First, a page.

The conference brought professors from Harvard and Miami University to discuss the rights of the…
Opinion: purchasing products like Sabra hummus undermines Webster’s human rights values
Webster University’s website says that the university is advancing the study of international human rights issues, as well as advocacy for the protection and promotion of fundamental rights. At the same time, campus cafeterias are selling Sabra Hummus, a product which boosts a major human rights violator, the Israeli military.
Sabra Hummus is co-owned by the Strauss Group and PepsiCo. According to The Jerusalem Post, Strauss referenced their ongoing financial support for the Golani Brigade of the Israeli Defense Forces (IDF) on their English-language website. Strauss removed the statement after the Boycott, Divestment and Sanctions (BDS) movement held boycott campaigns against the group in the U.S.
BDS is a Palestinian-led international movement that boycotts Israeli products and services until Israel complies with international law and Palestinian rights. According to their website, BDS is a strategy that allows people of conscience to play an effective role in the Palestinian struggle for justice.
The Palestinian people have been living under the Israeli military occupation since 1948. They continue to face Israel’s ethnic cleansing, colonization, detention, intimidation, abuse, racial discrimination and military occupation.
Israel decided to construct a physical barrier in June 2002 separating Israel from the West Bank to regulate the entry of Palestinians into Israeli land. The barrier is a six to eight-meters high concrete wall with checkpoints in areas consisting of electric and barbed-wired fencing, security metal gates and patrol towers for surveillance.
Palestinians need special permits to cross checkpoints from the West Bank to the Israeli side. The law states that a person needs to be over the age of 16 and own an ID to apply for a permit. Under the age of 16, he/she could cross the checkpoint with their birth certificate and a parent.
When I was 13, my mother and I planned to go visit the old city of Jerusalem on the other side of the wall. I had no ID and therefore had no permit. I only had my mom and her excited smile of spending the day with me in one of the oldest and richest cities of culture and beauty. We took a taxi from the small village we lived in to the main checkpoint in Bethlehem.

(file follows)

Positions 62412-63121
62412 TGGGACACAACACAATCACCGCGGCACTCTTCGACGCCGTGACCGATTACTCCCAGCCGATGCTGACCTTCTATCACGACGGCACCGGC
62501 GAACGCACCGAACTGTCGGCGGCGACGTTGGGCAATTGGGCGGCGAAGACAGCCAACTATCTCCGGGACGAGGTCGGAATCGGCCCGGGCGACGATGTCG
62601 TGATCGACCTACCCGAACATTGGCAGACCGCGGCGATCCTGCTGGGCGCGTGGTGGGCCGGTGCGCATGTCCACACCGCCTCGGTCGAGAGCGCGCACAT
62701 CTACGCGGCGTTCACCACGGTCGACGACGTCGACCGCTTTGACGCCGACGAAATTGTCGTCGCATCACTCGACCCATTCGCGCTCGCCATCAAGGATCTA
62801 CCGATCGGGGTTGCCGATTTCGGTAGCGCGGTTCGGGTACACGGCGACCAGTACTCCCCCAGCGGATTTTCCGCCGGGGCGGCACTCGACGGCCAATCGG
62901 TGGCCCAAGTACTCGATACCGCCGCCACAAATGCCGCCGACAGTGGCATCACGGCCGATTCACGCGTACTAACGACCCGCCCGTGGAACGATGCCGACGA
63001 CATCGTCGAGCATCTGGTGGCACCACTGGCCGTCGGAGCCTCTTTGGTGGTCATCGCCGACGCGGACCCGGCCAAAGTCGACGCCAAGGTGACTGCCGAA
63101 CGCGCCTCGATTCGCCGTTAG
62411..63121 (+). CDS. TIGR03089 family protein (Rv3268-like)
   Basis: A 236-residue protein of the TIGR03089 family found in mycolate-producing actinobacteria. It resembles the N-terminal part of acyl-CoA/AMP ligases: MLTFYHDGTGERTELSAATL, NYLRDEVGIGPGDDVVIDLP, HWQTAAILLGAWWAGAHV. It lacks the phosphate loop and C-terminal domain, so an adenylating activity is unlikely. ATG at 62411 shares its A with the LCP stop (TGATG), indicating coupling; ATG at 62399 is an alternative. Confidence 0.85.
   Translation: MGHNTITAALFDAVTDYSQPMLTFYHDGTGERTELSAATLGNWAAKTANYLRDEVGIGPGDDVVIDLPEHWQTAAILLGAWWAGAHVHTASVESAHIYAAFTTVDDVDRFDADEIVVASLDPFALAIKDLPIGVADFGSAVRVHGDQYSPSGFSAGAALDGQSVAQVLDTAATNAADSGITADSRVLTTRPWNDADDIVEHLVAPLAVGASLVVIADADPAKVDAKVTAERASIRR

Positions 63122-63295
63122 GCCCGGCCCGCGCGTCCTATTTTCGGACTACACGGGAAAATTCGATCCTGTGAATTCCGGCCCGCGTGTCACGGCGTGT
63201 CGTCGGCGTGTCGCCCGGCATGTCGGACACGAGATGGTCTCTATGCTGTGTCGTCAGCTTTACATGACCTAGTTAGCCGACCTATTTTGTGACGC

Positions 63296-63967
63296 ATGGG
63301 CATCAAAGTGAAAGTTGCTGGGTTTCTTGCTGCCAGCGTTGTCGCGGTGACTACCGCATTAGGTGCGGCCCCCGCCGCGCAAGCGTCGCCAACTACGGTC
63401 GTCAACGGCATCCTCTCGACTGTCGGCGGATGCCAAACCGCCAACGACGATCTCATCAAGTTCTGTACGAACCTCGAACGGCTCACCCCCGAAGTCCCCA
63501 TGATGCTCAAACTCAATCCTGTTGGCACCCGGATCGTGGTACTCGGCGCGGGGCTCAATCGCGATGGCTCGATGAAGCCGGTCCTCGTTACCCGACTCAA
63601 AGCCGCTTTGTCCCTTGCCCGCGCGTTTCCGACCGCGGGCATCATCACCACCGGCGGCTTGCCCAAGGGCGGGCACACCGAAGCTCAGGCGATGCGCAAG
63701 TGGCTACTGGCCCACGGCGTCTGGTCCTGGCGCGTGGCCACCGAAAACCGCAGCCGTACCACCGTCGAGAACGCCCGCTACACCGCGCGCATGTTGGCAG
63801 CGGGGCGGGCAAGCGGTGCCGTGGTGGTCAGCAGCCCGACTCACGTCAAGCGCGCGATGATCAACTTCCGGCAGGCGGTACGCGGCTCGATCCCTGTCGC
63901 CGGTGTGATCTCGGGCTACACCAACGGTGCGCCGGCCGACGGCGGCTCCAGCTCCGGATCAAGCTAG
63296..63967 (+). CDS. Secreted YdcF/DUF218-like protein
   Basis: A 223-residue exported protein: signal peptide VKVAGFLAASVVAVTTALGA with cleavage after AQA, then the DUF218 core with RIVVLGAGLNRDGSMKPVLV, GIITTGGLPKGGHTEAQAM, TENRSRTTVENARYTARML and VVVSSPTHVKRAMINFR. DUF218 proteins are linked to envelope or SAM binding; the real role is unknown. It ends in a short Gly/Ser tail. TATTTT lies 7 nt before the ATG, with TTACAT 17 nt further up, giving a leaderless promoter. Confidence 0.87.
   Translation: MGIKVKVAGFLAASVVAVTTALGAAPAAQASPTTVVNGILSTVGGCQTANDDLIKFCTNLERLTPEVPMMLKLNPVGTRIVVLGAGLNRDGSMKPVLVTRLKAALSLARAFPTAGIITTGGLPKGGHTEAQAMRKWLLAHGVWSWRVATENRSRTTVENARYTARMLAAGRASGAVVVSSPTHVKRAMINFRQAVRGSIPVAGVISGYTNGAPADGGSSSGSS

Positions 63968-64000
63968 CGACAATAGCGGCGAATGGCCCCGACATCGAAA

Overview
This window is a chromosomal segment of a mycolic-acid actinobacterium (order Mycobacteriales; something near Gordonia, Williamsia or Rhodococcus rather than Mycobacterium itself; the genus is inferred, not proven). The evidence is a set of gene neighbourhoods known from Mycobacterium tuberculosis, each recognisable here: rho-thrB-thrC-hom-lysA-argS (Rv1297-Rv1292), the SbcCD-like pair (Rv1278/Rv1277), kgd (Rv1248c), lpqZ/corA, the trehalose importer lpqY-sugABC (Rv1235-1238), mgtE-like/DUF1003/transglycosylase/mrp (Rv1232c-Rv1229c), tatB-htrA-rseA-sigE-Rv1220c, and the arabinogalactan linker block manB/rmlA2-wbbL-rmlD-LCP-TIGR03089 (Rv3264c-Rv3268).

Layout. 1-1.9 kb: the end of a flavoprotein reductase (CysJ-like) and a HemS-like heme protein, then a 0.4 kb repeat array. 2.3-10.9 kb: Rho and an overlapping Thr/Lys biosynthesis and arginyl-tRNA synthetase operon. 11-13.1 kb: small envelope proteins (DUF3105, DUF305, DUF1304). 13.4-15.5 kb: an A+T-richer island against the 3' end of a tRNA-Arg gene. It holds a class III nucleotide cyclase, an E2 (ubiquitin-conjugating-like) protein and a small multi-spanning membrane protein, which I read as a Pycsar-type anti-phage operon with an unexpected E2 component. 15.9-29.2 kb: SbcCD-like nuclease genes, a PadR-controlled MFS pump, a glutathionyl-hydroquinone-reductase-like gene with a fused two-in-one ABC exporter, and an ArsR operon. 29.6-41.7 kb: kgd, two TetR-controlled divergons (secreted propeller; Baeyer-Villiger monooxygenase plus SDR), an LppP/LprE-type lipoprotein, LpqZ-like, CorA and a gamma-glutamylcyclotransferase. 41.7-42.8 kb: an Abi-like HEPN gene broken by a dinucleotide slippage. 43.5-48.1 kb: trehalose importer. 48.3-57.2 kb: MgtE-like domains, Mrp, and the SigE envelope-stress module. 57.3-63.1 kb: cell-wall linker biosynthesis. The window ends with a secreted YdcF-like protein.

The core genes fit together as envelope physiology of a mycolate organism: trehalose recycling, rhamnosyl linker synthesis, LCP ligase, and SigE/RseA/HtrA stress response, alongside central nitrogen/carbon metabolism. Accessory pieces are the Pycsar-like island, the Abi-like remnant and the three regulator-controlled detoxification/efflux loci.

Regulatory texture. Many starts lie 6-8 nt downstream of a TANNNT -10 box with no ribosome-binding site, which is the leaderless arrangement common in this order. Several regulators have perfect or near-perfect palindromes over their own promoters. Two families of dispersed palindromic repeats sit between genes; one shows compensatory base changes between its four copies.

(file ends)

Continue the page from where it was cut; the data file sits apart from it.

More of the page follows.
The first thing I saw was the giant, monstrous wall of imprisonment. A view that has become rather normal for my eyes. There were two paths on the right side, an entrance and an exit. The paths were separated by a six-foot brick wall with metal bars on top. I was counting the bars when my mom called my name and I ran to catch up with her speed walking towards the first gate.
She went through the metal gate and a young, European-looking soldier asked for her papers. She gave the soldier her ID and permit and I came closer reaching her hand in attempt to show I was her daughter. He examined the documents and looked deeply into her dark eyes while returning them.
The man with the gun then looked at me and asked for my papers. I told him I was too young to have an ID to apply for a permit and I showed him my birth certificate. The look on his face was one of cold-heartedness. He returned the certificate and said he did not care how old I was. “You can’t pass,” he said.
Heat started eating my body and I felt heaviness in my throat. I was crying by the second sentence of arguing. He told me that I am his slave and he is my lord. If he says I can not pass, it means I can not pass. I was 13 and being told I was worthless.
My mother held me tight on the way home and said words of encouragement as if giving me hope that there was something better in this world. But that was the world I knew.
For 68 years, this is the world that millions of Palestinians have known.
The United Nations resolution ES-10/13 declares that the barrier is illegal and should be torn down. The resolution was vetoed by the U.S.
According to The Guardian, Israel controls 62 percent of the West Bank. That means control by checkpoints, soldiers and weapons as well as control over land, water, electricity, natural resources, transportation and sources of livelihood.
The Golani Brigade and the Israeli Defense Forces have a reliance on American support. As a university, buying and stocking Sabra Hummus, we are supporting a country that stands in direct opposition to international and human rights law.
Our business practices and relationships should be in accordance with our university’s mission and values. I call Webster University to suspend Sabra sales and withdraw from financially supporting a company openly supporting Israel’s illegal occupation of Palestinian land.